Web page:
As Inflation Continues To Take Its Toll, Egg Smuggling Is On The Rise

Inflation has taken a toll on nearly every aspect of our lives over the past year. The impact on our most vital commodity — food — has been particularly painful. You've probably noticed this in multiple aisles of the grocery store, especially when you get to the eggs. The Consumer Price Index reveals that egg prices rose 60% from December 2021 to December 2022. That is significantly more than any other food or beverage category listed on the index. Translating that into dollar values, USA Today reports that the average price for a carton of a dozen large Grade A eggs was $1.93 at the beginning of 2022. By the end of the year, that price had risen to $4.25.

There are two major factors driving egg prices upward. The first is a deadly outbreak of highly contagious bird flu that has swept the country. According to the U.S. Department of Agriculture, nearly 58 million birds have contracted the disease as of January 2023. Per CBS, this is the deadliest outbreak of avian flu in United States history, and yet, the demand for eggs is on the rise. An increasing number of Americans are turning to eggs as their main protein source and reducing their consumption of meat. The tremendous imbalance of supply and demand is burning through our pockets, and while there are signs that egg prices could drop this year, some people are still taking desperate measures.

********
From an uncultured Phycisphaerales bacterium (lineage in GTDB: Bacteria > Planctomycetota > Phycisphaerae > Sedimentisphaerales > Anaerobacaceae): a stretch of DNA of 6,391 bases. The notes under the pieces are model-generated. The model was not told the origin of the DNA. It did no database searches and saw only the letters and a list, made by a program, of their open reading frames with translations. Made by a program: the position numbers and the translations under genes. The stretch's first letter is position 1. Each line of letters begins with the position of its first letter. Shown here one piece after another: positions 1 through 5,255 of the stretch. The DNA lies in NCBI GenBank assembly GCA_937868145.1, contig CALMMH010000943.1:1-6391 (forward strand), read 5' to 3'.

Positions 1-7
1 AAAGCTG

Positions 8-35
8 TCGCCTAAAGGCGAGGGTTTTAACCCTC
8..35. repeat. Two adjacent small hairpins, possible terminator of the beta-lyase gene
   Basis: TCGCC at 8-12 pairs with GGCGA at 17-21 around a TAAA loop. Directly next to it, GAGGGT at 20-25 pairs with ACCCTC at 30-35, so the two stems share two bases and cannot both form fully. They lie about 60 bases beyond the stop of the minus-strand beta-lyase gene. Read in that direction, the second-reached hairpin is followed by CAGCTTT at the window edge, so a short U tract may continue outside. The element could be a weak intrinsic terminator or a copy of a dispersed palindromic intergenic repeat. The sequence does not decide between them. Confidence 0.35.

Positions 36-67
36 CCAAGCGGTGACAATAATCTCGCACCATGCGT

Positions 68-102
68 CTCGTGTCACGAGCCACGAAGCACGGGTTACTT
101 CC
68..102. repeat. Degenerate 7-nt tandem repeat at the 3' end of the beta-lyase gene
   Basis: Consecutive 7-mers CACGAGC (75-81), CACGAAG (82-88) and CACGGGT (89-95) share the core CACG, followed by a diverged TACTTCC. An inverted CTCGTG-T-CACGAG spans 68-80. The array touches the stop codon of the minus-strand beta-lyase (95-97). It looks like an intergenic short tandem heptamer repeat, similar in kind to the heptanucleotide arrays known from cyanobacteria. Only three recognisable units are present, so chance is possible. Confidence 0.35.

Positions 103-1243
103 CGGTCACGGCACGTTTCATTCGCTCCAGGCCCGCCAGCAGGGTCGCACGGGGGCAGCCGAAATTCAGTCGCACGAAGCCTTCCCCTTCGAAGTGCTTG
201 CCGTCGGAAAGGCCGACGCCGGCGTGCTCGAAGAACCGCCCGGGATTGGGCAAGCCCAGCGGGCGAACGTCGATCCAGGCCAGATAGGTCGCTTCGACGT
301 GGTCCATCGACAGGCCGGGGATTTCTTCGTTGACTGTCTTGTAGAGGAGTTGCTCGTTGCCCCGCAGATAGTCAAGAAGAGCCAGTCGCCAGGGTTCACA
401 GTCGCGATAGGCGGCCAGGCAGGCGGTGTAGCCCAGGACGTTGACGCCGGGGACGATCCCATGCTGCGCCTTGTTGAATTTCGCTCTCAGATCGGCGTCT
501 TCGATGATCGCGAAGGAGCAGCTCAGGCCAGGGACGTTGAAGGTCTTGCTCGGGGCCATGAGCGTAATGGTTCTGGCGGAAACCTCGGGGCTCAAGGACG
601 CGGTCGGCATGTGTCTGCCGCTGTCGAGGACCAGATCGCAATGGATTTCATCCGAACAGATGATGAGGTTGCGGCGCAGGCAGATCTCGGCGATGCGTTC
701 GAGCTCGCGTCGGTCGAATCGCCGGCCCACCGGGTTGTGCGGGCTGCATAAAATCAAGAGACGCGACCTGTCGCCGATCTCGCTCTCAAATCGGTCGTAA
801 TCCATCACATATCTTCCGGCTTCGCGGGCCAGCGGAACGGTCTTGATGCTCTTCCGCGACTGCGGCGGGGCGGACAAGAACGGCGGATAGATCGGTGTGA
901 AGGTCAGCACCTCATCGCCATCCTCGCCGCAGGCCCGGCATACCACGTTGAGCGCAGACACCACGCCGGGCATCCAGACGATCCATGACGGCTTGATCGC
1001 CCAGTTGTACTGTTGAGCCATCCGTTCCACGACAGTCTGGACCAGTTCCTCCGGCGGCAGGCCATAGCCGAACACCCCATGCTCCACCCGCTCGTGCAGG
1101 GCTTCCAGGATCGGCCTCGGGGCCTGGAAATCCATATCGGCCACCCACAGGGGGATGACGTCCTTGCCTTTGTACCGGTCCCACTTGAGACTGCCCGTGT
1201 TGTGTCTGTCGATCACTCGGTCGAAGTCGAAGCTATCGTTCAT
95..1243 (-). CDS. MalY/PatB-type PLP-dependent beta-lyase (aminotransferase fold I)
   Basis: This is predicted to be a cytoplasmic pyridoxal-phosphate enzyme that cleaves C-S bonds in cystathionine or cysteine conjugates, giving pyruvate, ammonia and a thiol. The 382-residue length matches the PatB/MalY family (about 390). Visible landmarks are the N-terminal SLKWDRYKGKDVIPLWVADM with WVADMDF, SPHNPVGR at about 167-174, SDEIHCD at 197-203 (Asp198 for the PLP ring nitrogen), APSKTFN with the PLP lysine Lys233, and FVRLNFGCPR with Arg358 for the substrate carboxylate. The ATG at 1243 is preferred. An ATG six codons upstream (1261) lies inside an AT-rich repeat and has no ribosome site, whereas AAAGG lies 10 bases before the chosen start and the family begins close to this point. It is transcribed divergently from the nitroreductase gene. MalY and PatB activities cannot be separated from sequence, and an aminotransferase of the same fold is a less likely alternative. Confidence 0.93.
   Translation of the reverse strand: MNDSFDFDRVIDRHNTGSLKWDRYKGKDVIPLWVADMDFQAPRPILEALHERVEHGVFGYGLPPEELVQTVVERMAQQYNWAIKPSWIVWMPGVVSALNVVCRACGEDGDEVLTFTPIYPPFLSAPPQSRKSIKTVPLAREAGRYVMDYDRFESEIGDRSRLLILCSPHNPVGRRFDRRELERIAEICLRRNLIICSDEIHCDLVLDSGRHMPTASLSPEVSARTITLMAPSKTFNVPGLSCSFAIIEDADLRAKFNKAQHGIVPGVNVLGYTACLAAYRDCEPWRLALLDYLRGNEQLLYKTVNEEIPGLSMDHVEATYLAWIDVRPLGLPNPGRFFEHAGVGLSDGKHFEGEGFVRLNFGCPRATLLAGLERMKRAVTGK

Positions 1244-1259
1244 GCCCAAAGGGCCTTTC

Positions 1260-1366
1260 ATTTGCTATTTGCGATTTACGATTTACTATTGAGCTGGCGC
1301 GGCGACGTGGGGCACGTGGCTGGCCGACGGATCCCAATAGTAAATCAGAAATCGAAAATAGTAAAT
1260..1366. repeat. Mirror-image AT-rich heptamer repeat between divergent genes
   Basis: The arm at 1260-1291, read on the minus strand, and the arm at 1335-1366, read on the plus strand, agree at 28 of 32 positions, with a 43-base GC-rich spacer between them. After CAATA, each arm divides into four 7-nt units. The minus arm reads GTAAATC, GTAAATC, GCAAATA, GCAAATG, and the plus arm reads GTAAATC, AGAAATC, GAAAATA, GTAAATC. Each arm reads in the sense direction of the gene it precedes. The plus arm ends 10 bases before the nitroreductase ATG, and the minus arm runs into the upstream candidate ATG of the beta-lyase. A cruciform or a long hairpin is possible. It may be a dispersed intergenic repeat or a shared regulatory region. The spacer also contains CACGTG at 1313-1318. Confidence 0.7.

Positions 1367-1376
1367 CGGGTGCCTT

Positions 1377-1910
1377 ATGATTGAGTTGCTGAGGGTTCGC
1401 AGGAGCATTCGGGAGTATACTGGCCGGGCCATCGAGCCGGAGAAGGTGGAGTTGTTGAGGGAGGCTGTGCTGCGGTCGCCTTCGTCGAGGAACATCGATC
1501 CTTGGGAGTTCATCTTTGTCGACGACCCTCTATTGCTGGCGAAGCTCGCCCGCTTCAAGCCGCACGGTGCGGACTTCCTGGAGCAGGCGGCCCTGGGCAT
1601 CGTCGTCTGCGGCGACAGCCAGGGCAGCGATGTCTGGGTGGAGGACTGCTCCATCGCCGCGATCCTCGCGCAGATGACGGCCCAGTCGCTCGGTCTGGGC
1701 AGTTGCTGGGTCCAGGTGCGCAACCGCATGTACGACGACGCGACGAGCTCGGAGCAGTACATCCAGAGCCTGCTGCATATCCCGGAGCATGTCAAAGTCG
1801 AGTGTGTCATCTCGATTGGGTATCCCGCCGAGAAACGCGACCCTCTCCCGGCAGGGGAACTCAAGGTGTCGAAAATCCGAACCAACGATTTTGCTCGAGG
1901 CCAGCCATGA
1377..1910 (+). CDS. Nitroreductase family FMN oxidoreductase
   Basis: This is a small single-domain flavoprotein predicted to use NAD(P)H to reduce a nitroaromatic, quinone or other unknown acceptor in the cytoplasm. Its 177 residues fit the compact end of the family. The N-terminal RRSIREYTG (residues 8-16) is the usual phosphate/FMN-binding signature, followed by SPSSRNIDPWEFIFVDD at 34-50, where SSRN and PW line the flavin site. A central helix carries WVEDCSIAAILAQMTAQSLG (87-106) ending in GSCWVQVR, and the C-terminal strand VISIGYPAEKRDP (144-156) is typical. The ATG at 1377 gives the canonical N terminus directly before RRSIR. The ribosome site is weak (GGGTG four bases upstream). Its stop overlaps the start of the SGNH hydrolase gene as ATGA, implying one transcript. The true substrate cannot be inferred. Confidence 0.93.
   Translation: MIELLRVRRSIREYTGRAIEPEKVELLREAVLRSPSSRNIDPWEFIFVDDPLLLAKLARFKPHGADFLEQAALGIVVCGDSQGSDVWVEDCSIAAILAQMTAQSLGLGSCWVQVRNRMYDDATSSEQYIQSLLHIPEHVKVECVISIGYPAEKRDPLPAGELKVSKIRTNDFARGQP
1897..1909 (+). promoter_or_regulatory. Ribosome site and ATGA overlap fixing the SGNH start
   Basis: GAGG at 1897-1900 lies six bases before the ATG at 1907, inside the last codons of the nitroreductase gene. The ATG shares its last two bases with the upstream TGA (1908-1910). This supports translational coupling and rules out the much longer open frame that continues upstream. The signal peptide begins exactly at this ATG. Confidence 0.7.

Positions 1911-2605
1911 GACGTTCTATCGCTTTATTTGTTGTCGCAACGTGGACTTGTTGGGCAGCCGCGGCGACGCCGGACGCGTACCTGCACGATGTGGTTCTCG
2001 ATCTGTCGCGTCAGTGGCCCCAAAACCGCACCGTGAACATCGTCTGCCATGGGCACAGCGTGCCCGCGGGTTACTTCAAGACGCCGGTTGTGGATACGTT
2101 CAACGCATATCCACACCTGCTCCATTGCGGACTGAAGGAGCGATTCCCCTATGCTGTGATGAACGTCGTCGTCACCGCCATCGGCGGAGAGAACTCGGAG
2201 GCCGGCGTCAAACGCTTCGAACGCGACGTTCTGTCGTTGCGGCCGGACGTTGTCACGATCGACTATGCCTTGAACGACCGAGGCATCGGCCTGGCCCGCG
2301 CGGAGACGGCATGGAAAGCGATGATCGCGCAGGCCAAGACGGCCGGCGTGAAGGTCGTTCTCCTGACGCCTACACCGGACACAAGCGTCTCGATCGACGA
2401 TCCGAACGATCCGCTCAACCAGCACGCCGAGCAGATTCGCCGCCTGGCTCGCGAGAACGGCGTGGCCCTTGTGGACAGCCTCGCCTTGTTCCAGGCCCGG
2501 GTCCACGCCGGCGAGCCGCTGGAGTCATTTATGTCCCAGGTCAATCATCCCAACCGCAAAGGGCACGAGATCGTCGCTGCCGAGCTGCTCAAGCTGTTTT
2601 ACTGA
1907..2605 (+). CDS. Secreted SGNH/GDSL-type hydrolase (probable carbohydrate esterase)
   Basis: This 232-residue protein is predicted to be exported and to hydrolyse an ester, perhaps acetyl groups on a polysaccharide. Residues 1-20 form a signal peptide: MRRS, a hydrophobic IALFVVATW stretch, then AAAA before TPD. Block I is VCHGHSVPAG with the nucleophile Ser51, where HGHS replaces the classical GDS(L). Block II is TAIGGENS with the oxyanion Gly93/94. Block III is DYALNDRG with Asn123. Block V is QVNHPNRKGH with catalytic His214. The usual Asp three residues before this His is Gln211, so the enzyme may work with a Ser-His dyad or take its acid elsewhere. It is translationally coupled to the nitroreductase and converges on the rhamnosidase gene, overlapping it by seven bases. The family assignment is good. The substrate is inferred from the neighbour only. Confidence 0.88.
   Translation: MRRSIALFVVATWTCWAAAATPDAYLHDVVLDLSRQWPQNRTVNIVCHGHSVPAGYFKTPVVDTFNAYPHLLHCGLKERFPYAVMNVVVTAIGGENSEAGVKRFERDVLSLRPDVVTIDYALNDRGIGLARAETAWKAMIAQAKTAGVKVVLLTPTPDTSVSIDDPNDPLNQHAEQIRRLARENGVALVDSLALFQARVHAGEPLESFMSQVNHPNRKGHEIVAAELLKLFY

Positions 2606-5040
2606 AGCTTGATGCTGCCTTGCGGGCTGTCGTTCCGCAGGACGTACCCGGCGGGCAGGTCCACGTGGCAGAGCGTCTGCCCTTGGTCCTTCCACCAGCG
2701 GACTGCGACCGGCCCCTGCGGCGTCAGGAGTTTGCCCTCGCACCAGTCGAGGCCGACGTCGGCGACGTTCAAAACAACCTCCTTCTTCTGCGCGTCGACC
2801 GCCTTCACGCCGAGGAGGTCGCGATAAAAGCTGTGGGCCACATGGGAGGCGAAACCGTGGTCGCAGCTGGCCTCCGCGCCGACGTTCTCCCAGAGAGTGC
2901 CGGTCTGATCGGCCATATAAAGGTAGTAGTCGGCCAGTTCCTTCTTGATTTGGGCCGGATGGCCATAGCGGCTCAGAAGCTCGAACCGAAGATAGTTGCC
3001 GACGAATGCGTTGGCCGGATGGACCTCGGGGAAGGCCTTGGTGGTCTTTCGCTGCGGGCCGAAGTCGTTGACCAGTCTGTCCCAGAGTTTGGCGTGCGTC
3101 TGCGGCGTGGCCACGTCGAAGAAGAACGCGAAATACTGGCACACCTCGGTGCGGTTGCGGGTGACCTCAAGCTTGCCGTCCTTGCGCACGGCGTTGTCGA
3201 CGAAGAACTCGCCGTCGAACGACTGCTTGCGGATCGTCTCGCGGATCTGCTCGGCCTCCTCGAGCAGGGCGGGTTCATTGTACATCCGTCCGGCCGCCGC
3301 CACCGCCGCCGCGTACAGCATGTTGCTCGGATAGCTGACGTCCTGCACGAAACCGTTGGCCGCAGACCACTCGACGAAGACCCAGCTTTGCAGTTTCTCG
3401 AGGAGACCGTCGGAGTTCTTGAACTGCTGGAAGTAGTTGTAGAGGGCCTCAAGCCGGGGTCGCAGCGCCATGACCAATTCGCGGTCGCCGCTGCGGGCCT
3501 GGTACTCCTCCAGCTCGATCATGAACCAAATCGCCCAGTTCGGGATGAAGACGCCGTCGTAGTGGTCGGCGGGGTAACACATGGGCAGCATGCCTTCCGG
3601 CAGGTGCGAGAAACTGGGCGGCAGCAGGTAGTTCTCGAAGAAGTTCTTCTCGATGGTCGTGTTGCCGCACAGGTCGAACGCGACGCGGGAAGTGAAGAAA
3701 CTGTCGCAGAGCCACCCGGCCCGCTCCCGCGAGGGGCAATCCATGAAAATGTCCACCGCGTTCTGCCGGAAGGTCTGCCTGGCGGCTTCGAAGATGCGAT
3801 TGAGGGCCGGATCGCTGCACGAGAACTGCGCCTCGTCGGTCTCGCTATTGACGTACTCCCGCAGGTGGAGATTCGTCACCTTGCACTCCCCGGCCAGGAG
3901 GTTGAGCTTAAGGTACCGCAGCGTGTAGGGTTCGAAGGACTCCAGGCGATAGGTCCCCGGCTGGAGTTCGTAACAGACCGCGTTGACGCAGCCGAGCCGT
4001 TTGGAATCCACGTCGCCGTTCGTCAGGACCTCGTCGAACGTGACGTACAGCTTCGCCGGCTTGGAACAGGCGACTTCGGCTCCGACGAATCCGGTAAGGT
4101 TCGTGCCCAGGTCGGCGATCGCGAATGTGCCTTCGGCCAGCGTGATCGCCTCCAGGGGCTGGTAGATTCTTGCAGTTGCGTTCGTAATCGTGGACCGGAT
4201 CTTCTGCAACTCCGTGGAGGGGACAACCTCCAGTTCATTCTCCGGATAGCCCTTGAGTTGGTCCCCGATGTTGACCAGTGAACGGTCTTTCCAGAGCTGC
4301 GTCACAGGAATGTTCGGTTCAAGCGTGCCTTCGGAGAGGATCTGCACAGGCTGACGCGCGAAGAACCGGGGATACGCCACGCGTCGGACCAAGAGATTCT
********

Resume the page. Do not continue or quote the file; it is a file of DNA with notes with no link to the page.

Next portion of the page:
Egg seizures at the southern border are up 108%

While eggs in the U.S. have grown more and more expensive, they have remained temptingly cheap south of the border. Border Report explains that a carton of 30 eggs costs just $3.40 on average in Mexico, which has led an increasing number of Americans to attempt smuggling eggs across the border. The USDA forbids travelers from bringing raw eggs in from other countries due to the risk of them carrying bird flu, or another deadly avian illness called Newcastle disease.

Border Report spoke to U.S. Customs and Border Protection (CBP) Supervisory Agriculture Specialist Charles Payne, who revealed that seizures of illegal eggs rose 108% between October 1, 2022, and December 31, 2022. Those caught smuggling eggs into the country face fines of up to $10,000. However, Payne says that the maximum only applies to large-scale commercial shipments. Individuals carrying a smaller quantity of eggs would face fines of around $300. These fines can be avoided if you declare your shipment at the border, but even then, CBP will confiscate the eggs and destroy them.